Pantu Festival - The Unique Mud Festival for Good Fortune
The Pantu Festival, known as パーントゥ, is an annual event held on Miyako-jima Island in Okinawa, Japan. This extraordinary festival features men from the village who transform into Pantu, believed to bring good luck and ward off evil spirits.
Officially named "Pantu Punaha," in the local Miyako dialect, "Pantu" translates to "demons and spirits," while "Punaha" signifies "a festival to pray for the souls of demons and spirits." Over time, the Pantu deity has evolved into a protective god, ensuring the well-being of people by smearing mud from a sacred source called "Nmariga" on their bodies.
The Pantu Festival takes place in two districts, Hirarashimajiri and Uenonobaru of Miyakojima, each with its unique arrangements. However, the common element is the wooden masks with large foreheads, small eyes, and thin lips, adorned with Derris trifoliata leaves and the entire body smeared with sacred mud.
Despite being a "spirit exorciser," the fearsome appearance of Pantu is enough to make anyone flee. In a way, it's a playful cat-and-mouse game between Pantu and the islanders.
When Pantu spots someone, it vigorously attacks, leaving their clothes and face smeared with mud. Pantu shows no mercy even to women and children, causing them to cry or chasing those who try to escape, leaving their faces tainted with sacred mud.
Pantu's mud target isn't just limited to people and houses; even cars, including rental cars, are not spared, getting coated with mud and an unpleasant odor. Tourists are not exempt from the experience. However, this is the true essence and enjoyment of the "exorcism festival." If you plan to attend the Pantu Festival, be prepared to get muddy and take precautions to protect your clothing and camera.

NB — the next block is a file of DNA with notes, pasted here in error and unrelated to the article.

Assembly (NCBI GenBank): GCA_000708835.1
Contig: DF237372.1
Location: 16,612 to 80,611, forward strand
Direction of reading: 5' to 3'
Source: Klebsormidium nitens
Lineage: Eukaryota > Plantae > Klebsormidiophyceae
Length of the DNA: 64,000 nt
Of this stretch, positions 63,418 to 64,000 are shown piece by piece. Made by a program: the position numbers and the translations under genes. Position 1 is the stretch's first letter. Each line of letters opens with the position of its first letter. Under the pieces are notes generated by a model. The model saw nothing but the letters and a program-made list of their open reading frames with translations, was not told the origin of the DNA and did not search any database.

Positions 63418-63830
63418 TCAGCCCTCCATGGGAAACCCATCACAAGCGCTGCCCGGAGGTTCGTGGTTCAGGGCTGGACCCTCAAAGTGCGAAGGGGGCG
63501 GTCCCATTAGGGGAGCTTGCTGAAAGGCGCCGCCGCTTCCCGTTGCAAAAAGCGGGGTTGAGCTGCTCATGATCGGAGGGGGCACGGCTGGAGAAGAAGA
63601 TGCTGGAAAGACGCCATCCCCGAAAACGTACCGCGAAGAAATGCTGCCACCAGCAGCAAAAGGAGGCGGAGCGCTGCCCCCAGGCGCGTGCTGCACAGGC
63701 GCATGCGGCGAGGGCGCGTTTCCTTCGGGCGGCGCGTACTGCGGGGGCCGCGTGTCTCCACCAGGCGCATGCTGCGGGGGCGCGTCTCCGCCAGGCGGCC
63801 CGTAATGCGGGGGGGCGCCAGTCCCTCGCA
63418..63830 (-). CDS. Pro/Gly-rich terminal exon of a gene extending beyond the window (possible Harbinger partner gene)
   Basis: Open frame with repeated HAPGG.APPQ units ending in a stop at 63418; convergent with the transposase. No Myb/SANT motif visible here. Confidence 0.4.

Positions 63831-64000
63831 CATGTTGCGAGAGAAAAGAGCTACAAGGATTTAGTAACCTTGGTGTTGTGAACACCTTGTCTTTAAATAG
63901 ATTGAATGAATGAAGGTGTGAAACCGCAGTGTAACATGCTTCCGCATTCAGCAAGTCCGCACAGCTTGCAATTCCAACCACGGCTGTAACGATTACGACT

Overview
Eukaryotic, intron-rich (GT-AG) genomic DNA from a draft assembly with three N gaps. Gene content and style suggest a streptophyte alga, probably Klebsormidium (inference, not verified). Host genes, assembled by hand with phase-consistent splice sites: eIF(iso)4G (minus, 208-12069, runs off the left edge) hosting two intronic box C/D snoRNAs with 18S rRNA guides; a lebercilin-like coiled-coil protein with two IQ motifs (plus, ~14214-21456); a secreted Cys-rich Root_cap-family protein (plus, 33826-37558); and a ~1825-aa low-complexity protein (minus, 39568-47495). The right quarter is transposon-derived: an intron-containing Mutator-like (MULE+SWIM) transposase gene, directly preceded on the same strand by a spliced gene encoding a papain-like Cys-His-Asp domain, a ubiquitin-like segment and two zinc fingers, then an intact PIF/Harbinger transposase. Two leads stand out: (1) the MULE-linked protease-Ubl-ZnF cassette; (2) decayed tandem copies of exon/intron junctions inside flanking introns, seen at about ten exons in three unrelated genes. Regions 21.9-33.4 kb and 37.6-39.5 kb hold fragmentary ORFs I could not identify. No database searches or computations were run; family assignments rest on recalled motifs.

For those with travel plans to Hirarashimajiri and Uenonobaru in Miyakojima, it's crucial to check if it coincides with the festival dates. The Pantu Festival is an unapologetic, messy affair for both locals and tourists. Understanding that it's not just a mere event but a traditional Shinto ritual is essential.
On October 5th this year, the Pantu Festival was held in Miyakojima, where men donned Pantu costumes and scared children. Conversely, locals and tourists embraced the event. It had been canceled in 2020 and 2021 due to the spread of COVID-19 but made a comeback this year as infection rates decreased.
Mika Shimosato, a 25-year-old Shimajiri native now living in the city center, found herself covered in mud alongside her husband and three children. She shared, "I hope my children will grow healthy in the coming year."
Pantu is a significant intangible folk cultural asset of the nation and was inscribed on the UNESCO Representative List of the Intangible Cultural Heritage of Humanity in 2018 as part of "Raiho-shin, ritual visits of deities in costumes and masks," along with Akita Prefecture's "Namahage" from northern Japan.